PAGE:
In an April 2006 news release, Murtha announced that Coherent and Kuchera Defense Systems were working “virtually as one company” on 14 contracts worth $30 million to develop high-tech military gear. At the time, both companies had offices in Windber, near Murtha’s home base of Johnstown.
Kuchera, which has given ten of thousands of dollars to Murtha’s campaign and political action committee, has been under scrutiny in recent months….
G2Mil, a website highly critical of the Marine Corps (and Air Force’s) V-22 tilt-rotor, published a piece this month that makes a compelling case that the Marine Corps isn’t accounting for around 40 V-22s it should have.
DOJ: RETIRED MILITARY OFFICIAL PLEADS GUILTY TO BRIBERY AND CONSPIRACY RELATED TO DEFENSE CONTRACTS IN AFGHANISTAN
A retired U.S. military official pleaded guilty to bribery and conspiracy charges relating to Department of Defense (DOD) contracts in Afghanistan, the Department of Justice announced today.
According to the plea agreement, which was filed in U.S. District Court in Chicago today, First Lieutenant Robert Moore (Ret.) pleaded guilty to conspiracy and bribery charges. Moore admitted to accepting money from contractors in exchange for the award of DOD contracts at Bagram Airfield, Afghanistan (Bagram). Moore also admitted to falsifying the number of bunkers and barriers delivered at Bagram, causing DOD to pay for bunkers and barriers that were never received. Bunkers and barriers are cement structures used at Bagram for force protection and perimeter walls. Additionally, Moore pleaded guilty to falsifying damage reports for leased vehicles at Bagram, causing DOD to pay for repairs not needed or performed. Moore has agreed to pay $120,000 in restitution and to cooperate with the Department’s investigation.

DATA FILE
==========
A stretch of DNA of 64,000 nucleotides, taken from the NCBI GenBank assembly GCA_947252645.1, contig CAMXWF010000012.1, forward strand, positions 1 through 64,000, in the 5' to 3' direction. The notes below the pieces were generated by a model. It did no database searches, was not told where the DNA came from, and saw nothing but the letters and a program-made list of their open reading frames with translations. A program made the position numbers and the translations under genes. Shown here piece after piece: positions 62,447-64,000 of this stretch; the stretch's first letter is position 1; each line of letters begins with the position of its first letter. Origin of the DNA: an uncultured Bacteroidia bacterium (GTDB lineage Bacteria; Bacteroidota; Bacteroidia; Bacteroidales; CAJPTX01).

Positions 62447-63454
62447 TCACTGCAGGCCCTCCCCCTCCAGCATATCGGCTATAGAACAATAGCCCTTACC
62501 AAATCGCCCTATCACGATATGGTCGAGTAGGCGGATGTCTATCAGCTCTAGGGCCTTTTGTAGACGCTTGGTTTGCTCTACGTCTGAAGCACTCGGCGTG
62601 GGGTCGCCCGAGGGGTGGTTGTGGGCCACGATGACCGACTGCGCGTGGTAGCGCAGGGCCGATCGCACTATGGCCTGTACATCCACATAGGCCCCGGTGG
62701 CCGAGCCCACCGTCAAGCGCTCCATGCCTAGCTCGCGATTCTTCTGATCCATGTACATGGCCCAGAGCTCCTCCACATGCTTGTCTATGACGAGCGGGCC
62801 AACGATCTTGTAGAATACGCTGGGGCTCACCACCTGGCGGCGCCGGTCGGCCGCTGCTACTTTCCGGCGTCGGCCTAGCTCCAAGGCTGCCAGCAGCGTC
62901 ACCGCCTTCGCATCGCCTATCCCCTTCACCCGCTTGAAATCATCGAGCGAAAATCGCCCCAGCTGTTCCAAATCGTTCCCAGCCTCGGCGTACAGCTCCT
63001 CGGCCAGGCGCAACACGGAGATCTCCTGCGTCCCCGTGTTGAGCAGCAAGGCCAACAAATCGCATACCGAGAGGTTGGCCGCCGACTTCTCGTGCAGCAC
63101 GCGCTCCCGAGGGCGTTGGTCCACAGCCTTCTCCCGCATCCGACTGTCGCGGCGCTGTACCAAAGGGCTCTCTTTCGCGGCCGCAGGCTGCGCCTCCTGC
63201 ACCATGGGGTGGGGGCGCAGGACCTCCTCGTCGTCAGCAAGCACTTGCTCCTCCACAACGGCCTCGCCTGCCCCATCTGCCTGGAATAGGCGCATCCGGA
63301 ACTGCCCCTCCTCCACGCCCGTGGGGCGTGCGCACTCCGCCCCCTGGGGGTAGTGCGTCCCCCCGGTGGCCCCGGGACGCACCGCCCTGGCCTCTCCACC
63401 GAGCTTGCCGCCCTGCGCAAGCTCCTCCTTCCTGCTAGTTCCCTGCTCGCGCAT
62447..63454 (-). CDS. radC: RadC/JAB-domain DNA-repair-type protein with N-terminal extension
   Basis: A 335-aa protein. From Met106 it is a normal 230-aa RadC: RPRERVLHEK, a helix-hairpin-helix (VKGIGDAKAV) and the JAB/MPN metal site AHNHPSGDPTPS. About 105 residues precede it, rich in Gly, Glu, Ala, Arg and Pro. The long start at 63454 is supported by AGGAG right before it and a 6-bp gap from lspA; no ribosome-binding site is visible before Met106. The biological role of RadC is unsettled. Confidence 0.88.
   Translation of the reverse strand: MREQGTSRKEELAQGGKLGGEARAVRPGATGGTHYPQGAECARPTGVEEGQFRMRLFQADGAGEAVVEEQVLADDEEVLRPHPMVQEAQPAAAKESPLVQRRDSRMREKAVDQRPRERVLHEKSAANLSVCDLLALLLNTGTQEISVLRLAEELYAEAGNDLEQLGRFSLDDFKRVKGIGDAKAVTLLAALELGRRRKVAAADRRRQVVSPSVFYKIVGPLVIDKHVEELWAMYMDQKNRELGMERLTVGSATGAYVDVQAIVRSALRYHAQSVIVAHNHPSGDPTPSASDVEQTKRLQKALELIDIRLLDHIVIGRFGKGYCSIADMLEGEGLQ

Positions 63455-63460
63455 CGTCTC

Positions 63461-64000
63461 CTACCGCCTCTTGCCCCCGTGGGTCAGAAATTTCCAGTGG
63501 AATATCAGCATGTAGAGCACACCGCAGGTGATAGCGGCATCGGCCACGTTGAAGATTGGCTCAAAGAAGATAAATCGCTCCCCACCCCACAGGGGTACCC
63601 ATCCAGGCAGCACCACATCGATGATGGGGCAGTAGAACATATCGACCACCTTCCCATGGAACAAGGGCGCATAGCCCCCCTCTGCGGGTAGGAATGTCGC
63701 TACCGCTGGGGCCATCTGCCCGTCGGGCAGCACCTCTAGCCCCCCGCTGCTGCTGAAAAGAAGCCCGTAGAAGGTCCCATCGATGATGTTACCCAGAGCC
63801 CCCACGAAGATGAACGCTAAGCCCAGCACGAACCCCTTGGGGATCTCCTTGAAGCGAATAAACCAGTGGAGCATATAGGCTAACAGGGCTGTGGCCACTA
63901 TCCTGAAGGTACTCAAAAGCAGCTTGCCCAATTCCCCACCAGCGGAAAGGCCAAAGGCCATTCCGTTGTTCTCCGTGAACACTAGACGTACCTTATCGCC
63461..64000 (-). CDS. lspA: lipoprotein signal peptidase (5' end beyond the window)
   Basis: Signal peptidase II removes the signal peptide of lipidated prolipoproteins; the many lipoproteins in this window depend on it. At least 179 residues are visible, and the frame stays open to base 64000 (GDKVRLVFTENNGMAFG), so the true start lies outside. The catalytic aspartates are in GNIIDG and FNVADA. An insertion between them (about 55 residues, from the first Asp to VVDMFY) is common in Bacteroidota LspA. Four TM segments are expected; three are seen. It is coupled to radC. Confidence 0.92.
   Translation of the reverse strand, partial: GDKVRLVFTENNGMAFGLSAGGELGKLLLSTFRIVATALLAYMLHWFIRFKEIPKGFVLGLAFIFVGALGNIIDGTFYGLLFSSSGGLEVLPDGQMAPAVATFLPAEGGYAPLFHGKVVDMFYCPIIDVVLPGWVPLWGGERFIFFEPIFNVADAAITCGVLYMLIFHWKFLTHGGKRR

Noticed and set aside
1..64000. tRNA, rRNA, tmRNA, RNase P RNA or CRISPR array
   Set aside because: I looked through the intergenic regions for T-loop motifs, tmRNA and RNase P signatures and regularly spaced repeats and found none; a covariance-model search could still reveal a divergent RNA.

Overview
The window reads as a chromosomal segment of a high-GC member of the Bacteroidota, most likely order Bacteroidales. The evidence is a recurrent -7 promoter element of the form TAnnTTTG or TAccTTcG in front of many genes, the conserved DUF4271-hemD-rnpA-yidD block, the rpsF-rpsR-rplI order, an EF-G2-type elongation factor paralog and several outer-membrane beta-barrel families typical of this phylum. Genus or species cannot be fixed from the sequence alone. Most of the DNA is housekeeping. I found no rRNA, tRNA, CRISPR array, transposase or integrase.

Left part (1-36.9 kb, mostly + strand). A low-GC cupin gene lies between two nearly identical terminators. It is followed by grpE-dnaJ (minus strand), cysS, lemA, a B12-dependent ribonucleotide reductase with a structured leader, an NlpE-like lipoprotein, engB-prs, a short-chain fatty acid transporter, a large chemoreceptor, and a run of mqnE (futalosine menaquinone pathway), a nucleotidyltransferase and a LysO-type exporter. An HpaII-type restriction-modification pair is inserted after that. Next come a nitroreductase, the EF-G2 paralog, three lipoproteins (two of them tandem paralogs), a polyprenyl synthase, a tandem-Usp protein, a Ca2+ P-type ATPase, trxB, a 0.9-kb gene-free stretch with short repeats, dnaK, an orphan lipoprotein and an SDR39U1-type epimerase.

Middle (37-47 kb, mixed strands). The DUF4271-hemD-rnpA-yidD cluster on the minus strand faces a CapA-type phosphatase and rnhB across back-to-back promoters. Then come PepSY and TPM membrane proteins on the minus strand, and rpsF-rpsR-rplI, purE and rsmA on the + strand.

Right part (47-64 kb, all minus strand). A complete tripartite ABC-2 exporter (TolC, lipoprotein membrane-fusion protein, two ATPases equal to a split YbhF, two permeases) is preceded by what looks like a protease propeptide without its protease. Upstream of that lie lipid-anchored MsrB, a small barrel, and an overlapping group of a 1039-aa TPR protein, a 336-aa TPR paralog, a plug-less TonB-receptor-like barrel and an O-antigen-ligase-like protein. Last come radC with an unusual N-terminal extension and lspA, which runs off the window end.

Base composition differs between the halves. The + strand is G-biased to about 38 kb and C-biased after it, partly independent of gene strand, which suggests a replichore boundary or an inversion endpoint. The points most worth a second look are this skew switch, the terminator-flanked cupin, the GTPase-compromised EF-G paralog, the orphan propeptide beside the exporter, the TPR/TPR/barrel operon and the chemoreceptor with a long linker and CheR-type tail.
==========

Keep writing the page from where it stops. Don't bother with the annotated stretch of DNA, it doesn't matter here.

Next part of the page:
“Conduct that defrauds the United States and depletes funds intended for the war effort in Afghanistan or elsewhere will not be tolerated,” said Christine A. Varney, Assistant Attorney General in charge of the Department’s Antitrust Division.
Moore’s plea follows the return of a related superseding indictment on June 19, 2009, and the entry of guilty pleas by two of the individuals charged in the superseding indictment. Christopher P. West, a U.S. Army Major from Chicago, and Patrick W. Boyd, a U.S. Air Force Master Sergeant from Rockledge. Fla., pleaded guilty to bribery and conspiracy charges relating to DOD contracts at Bagram. The superseding indictment also charged four individuals Assad John Ramin, Tahir Ramin, Noor Alam and Abdul Qudoos Bakhshi and four companies AZ Corporation, Top’s Construction, Northern Reconstruction and Naweed Bakhshi Company with various counts of bribery, fraud and conspiracy relating to DOD contracts at Bagram. Also on June 19, 2009, Charles Patton, a U.S. Army Sergeant from Chicago, pleaded guilty to charges of receiving stolen property.
Moore is charged with conspiracy, a violation that carries a maximum sentence of five years in prison and a fine of $250,000. Under the statute, the fine may be increased to twice the gain derived from the crime or twice the loss suffered by the victims of the crime, if either of those amounts is greater than the statutory maximum. Moore is also charged with bribery, a violation that carries a maximum sentence of 15 years in prison and a fine of $250,000 or up to three times the amount or value of the bribe, whichever is greater.